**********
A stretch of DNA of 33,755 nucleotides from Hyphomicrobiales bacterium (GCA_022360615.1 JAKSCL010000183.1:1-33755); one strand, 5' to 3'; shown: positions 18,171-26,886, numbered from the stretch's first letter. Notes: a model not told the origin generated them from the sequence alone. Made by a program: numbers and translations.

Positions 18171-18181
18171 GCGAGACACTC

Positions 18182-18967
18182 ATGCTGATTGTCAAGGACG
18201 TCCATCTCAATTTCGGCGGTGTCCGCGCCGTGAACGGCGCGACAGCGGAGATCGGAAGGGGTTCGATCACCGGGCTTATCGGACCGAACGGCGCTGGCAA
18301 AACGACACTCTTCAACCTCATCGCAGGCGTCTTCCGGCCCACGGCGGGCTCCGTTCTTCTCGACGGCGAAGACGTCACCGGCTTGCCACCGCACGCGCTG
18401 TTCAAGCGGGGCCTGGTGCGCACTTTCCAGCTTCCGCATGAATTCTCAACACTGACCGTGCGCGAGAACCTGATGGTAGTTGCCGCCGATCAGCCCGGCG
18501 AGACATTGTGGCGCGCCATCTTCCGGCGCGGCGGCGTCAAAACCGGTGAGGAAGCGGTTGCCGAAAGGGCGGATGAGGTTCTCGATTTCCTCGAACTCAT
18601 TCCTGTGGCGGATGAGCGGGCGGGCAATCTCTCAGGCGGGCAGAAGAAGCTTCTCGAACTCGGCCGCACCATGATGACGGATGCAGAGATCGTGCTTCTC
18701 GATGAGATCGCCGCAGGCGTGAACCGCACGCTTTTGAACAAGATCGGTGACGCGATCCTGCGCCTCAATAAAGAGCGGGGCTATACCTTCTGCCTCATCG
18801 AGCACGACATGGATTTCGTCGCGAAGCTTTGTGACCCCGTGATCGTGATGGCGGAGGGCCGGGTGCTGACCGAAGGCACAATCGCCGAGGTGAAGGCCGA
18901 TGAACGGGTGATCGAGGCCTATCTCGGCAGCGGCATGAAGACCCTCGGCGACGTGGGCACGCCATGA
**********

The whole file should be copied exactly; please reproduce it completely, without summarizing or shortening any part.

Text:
A stretch of DNA of 33,755 nucleotides from Hyphomicrobiales bacterium (GCA_022360615.1 JAKSCL010000183.1:1-33755); one strand, 5' to 3'; shown: positions 18,171-26,886, numbered from the stretch's first letter. Notes: a model not told the origin generated them from the sequence alone. Made by a program: numbers and translations.

Positions 18171-18181
18171 GCGAGACACTC

Positions 18182-18967
18182 ATGCTGATTGTCAAGGACG
18201 TCCATCTCAATTTCGGCGGTGTCCGCGCCGTGAACGGCGCGACAGCGGAGATCGGAAGGGGTTCGATCACCGGGCTTATCGGACCGAACGGCGCTGGCAA
18301 AACGACACTCTTCAACCTCATCGCAGGCGTCTTCCGGCCCACGGCGGGCTCCGTTCTTCTCGACGGCGAAGACGTCACCGGCTTGCCACCGCACGCGCTG
18401 TTCAAGCGGGGCCTGGTGCGCACTTTCCAGCTTCCGCATGAATTCTCAACACTGACCGTGCGCGAGAACCTGATGGTAGTTGCCGCCGATCAGCCCGGCG
18501 AGACATTGTGGCGCGCCATCTTCCGGCGCGGCGGCGTCAAAACCGGTGAGGAAGCGGTTGCCGAAAGGGCGGATGAGGTTCTCGATTTCCTCGAACTCAT
18601 TCCTGTGGCGGATGAGCGGGCGGGCAATCTCTCAGGCGGGCAGAAGAAGCTTCTCGAACTCGGCCGCACCATGATGACGGATGCAGAGATCGTGCTTCTC
18701 GATGAGATCGCCGCAGGCGTGAACCGCACGCTTTTGAACAAGATCGGTGACGCGATCCTGCGCCTCAATAAAGAGCGGGGCTATACCTTCTGCCTCATCG
18801 AGCACGACATGGATTTCGTCGCGAAGCTTTGTGACCCCGTGATCGTGATGGCGGAGGGCCGGGTGCTGACCGAAGGCACAATCGCCGAGGTGAAGGCCGA
18901 TGAACGGGTGATCGAGGCCTATCTCGGCAGCGGCATGAAGACCCTCGGCGACGTGGGCACGCCATGA